Thomson makes no bones about it; the club at Ibrox is a NewCo. Spiers uses that as a reason not to strip the titles; Thomson still thinks that the titles are illegitimate and have to go.

I was fascinated listening to him talk, with great courage, about how he sees social media stick as part of the job. He is not in the least bit intimidated by it. But then, as he points out, he’s not surrounded by it.

He knows where the line is.

And that’s when they brought up Angela Haggerty, and what she had to put up with. I found it fascinating that Thomson played a role in getting the people who spewed such bile about her prosecuted. I hadn’t known that.

Yet he and his producers were the ones who handed some of the evidence to police. He says that one officer was serious about investigating the matter whilst another didn’t seem interested at all; that doesn’t surprise me in the least.

One thing he omitted; Angela got that stick, in particular, because she had been the editor of Phil Mac Giolla Bhain’s book Downfall, which they talked about later and which I’ll get to in a moment.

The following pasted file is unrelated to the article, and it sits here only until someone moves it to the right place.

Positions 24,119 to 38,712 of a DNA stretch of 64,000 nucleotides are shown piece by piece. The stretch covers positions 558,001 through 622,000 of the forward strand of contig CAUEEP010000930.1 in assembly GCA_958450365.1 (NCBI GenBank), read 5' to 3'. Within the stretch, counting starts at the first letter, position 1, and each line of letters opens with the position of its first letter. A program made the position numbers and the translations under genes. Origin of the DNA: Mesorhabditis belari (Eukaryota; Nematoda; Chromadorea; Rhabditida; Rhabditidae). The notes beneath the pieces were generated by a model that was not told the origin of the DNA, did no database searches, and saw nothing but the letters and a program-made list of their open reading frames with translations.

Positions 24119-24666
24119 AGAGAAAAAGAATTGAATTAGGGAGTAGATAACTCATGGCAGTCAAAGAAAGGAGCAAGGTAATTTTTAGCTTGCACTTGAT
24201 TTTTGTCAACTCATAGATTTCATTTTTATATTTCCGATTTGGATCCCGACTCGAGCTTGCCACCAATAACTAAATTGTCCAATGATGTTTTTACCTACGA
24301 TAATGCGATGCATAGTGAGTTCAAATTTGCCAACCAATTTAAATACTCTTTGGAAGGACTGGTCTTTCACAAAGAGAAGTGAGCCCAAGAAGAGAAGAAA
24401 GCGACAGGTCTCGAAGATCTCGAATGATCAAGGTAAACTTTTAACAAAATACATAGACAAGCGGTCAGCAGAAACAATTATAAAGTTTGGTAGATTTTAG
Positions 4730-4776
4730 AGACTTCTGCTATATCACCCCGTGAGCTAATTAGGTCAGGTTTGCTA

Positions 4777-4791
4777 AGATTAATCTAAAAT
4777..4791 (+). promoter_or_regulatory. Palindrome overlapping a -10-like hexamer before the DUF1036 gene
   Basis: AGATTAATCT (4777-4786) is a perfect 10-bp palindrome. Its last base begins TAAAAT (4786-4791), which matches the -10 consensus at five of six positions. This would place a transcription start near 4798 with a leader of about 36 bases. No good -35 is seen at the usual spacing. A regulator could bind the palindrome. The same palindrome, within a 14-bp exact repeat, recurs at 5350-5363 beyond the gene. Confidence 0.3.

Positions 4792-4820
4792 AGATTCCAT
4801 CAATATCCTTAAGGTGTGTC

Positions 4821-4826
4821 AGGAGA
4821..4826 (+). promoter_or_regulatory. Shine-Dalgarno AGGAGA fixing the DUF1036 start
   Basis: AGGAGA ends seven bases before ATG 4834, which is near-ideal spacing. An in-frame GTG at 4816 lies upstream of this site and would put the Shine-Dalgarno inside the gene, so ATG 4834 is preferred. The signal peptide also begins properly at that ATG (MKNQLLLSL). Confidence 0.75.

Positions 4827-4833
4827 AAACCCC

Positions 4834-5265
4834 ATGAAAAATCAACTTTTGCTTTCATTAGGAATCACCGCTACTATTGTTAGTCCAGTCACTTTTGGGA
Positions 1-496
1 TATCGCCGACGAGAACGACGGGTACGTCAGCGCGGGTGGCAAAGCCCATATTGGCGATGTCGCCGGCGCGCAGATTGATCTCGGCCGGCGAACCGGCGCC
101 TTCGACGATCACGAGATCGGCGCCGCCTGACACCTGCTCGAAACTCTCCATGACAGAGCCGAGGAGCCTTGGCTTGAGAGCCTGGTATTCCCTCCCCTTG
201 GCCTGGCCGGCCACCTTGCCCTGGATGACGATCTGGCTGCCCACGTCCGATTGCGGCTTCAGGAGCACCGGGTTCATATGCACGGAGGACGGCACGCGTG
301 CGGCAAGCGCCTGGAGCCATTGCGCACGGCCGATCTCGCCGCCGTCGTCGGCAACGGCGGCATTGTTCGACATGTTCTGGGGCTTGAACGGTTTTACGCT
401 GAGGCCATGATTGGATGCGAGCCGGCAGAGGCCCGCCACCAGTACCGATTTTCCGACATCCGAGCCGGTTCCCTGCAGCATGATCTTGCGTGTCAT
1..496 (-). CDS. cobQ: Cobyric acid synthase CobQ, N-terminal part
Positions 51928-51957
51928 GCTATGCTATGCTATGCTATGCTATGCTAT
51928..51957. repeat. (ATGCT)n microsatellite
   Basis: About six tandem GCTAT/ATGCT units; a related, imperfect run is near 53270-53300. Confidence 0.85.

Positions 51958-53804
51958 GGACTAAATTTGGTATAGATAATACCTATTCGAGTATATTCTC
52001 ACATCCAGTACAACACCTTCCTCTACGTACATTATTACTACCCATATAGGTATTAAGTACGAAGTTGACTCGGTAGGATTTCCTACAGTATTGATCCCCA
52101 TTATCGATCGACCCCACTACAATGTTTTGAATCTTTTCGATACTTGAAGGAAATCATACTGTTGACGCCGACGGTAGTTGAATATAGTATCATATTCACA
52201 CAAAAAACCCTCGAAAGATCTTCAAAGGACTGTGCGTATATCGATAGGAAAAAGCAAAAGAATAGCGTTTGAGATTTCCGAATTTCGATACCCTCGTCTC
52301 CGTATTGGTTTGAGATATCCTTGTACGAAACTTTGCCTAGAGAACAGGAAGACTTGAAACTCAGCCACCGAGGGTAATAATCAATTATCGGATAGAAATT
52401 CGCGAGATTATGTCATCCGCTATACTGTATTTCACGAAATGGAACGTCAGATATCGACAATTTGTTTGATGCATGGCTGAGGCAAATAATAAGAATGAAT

That was an important point, which they didn’t discuss.

Nor did Spiers discuss how, when she was later targeted and removed from her job at a national title, that it was Spiers himself who stood up for her and walked out of his job over it.

He could very easily have thrown that in there, and I admired the fact that he didn’t on one hand but as it fed into the wider theme of that segment – about how the mainstream press is cowed by the Ibrox fans and how they frequently give in to them – it would have been an interesting discussion.